Rangers GM Chris Drury speaks during a press conference prior...

Rangers GM Chris Drury speaks during a press conference prior to the jersey retirement ceremony for Henrik Lundqvist before a game bagainst the Minnesota Wild at Madison Square Garden on Jan. 28, 2022. Credit: Getty Images/Steven Ryan

GREENBURGH — This was Jan. 1, 2010 and we, the media, were crammed into a bandbox-sized room on the press level at bandbox-sized Fenway Park. Team USA general manager Brian Burke was discussing the selections for the Olympic team that would eventually earn a silver medal and that included Chris Drury, the Rangers captain relegated to a fourth-line role in the penultimate season of his NHL career that would be ended by a degenerative knee condition.

I covered the Rangers for another publication at the time, so I questioned Burke about Drury’s inclusion. While the current Rangers’ GM was already a two-time Olympian, Burke had passed over other former Olympians, including future Hall of Famer Mike Modano.

“I don’t have to say anything else about Chris Drury except that he’s Chris Drury,” Burke said that day. “We picked Chris Drury because he’s Chris Drury.”

Burke did add Drury provided “essential leadership,” but, at the time, I thought his answer was one of avoidance.

Only years later do I understand what Burke was saying.

Winners understand winning and how to impart that on those who haven’t won. Drury’s list of victories, from Little League Baseball to the Stanley Cup with the Avalanche, is impressive.

Drury, expected to address the media on Tuesday before the Presidents’ Trophy-winning Rangers open the Eastern Conference final against the Atlantic Division-champion Panthers at Madison Square Garden on Wednesday night, does not say much publicly.

But the ultra-competitive Drury certainly sets a high standard. He is everything as a GM that he was as a player: feisty yet soft-spoken, decisive, intolerant of mistakes or what he perceives as missteps or encroachment. While captain, he once got angry with me for still being outside the Garden postgame dressing room 30 minutes after the rest of the media had left as I waited for a pre-arranged interview.

In a word, Drury is cutthroat and that’s what he needs to be. He puts his faith in some. He’s also run some long-serving executives and staff members out of the organization in what seemed, to those not in the building, curious or unnecessary moves.

And, in three years since taking over for the fired combo of John Davidson and Jeff Gorton, Drury’s Rangers have reached the conference final twice.

For context, Neil Smith’s Rangers made just two from 1989-2000, including the team’s last Cup in 1994. The Rangers made the conference final three times during Glen Sather’s GM tenure from 2000-15, losing to the Kings in the 2014 Cup Final.

“He’s a guy that’s been a player and knows what it’s like as a player, especially in New York,” Barclay Goodrow, who won two Cups with the Lightning before joining the Rangers, told Newsday after Monday’s practice.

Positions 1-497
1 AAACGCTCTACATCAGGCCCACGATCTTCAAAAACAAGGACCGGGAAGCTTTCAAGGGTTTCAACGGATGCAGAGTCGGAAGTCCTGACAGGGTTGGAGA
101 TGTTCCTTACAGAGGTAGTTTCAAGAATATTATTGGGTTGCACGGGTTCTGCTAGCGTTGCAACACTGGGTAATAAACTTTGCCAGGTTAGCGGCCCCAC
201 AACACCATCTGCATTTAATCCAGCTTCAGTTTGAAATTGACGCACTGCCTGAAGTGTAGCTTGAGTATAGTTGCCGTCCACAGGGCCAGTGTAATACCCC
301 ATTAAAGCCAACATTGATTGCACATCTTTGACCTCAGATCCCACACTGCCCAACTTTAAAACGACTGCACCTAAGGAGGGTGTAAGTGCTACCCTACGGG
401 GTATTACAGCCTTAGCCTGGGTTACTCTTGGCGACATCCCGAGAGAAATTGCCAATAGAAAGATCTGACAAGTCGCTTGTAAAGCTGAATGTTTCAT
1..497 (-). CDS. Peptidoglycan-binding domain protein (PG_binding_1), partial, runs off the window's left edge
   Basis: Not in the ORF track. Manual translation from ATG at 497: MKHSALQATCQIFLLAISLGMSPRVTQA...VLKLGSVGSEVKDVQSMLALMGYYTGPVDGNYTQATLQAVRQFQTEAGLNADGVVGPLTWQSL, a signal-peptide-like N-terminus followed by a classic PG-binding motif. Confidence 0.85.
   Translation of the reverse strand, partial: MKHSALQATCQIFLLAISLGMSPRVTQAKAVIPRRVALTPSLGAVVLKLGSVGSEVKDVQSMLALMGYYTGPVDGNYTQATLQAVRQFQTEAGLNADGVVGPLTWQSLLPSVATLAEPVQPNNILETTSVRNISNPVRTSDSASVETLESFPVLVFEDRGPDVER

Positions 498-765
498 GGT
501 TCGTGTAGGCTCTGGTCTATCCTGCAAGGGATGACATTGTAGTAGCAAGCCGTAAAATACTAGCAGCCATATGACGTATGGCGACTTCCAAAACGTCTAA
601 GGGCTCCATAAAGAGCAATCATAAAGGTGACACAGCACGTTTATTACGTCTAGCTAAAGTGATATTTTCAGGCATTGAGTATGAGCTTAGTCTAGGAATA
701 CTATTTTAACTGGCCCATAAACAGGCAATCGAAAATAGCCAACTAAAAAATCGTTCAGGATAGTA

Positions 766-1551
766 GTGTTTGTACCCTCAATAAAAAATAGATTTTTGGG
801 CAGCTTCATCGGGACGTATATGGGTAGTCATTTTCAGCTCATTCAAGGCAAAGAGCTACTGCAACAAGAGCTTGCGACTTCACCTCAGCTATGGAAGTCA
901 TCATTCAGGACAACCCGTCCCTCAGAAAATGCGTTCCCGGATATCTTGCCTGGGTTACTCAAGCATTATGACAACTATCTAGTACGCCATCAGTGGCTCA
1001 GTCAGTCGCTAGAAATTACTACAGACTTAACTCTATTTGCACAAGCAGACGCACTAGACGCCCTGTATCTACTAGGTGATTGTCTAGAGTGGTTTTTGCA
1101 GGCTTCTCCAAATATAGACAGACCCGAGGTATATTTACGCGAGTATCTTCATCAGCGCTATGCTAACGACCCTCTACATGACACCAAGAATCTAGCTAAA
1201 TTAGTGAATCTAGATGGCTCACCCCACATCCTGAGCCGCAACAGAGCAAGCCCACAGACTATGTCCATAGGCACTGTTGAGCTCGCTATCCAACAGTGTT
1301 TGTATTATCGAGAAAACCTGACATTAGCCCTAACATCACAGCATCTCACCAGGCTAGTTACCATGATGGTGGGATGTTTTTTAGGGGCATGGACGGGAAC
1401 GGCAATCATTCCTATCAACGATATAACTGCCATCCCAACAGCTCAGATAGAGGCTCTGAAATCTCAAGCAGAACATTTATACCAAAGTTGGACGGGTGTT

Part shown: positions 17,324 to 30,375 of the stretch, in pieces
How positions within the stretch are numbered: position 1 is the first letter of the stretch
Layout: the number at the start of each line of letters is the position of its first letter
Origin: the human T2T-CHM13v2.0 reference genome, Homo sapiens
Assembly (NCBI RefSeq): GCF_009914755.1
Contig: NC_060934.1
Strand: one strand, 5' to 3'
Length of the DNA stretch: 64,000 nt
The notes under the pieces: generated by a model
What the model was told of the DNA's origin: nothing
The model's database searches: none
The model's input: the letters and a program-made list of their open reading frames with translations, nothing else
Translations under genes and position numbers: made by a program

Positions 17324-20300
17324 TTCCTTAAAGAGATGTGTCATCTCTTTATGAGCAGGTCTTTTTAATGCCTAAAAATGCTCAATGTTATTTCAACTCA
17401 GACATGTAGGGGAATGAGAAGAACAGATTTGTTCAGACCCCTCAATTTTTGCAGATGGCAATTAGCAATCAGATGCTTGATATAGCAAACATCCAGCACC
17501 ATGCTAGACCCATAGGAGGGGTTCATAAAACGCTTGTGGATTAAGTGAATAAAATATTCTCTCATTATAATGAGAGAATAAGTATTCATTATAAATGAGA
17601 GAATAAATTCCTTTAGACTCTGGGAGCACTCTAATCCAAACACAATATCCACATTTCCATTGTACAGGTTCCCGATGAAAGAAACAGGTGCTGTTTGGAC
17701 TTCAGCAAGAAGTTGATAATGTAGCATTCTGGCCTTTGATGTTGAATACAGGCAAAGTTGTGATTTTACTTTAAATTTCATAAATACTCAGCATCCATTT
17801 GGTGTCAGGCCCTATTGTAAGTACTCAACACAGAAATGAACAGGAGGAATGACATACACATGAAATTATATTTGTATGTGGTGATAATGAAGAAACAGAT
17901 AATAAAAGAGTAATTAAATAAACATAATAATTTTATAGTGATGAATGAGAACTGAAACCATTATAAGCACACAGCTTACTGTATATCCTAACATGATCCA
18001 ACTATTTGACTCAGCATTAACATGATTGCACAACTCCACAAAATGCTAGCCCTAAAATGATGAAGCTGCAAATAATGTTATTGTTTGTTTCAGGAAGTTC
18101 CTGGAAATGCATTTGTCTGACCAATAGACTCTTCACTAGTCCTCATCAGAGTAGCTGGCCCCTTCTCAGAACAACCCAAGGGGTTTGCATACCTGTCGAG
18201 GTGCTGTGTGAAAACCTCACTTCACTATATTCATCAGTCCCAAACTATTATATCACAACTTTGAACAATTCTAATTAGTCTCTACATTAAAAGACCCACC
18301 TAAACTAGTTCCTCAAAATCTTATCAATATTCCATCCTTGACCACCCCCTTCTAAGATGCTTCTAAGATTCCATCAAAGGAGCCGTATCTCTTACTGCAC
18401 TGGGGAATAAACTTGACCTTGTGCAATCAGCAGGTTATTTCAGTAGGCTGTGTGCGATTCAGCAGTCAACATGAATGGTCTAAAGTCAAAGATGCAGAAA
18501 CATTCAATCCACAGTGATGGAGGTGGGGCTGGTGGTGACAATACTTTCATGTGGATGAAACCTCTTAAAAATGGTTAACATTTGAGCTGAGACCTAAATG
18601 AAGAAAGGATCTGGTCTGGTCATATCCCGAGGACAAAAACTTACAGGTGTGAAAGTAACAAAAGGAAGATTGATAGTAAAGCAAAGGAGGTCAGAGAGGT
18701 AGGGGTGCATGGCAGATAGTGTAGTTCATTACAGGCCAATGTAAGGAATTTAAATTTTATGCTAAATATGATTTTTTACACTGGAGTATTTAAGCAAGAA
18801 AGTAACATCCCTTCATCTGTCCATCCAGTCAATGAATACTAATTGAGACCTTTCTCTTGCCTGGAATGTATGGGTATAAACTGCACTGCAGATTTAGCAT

“He’s done a great job of bringing in good players and good people. It’s easier to have a good culture when there’s a lot of character amongst the group. He’s very competitive. It’s good to have a GM that wants to win just as much as the players, if not more. The culture is set by him.”

Drury has had his bad moments — Pavel Buchnevich for Sammy Blais shouldn’t be included on anybody’s resume — but he’s consistently shown a willingness to give his team the parts they need.

That includes signing Goodrow and Vincent Trocheck as free agents. Last season, Drury added Patrick Kane, Tyler Motte and current Panthers Vladimir Tarasenko and defenseman Niko Mikkola. This season, it was Jack Roslovic and Alex Wennberg plus defenseman Chad Ruhwedel.

Drury also moved on from coach Gerard Gallant after a 107-point regular season in 2022-23 but a first-round loss to the Devils, which followed a 110-point season and a berth in the conference final against the Lightning. There was reportedly discord between the two but, still, the easier move would have been to keep Gallant.

Instead, Drury made the masterstroke of hiring Peter Laviolette.

“Dru and I had a lot of conversations about a lot of different things,” Laviolette said, “from the way we were going to play the game to culture to systems, the locker room, players. Our relationship has been wide open. Anything I know, he knows and vice versa.”

Back to the 2010 Olympics to finish.

Drury, then 33, had two goals in six matches at the Vancouver Games as Team USA lost to Team Canada for the gold. Burke picking Chris Drury because he was Chris Drury was not a bad pick.

“A level of professionalism and confidence that he brings in, leadership wise, went a long way,” Jonathan Quick, Team USA’s third goalie in 2010 and, like Drury, a Connecticut native, told Newsday. “At that time, we had a lot of young guys on that team. On that type of stage for the team to play as well as we did, you need great leaders and he was one of them.”

The same holds true now, with Drury’s Rangers headed to the conference final. Winners understand winning and how to impart that on those who haven’t won.


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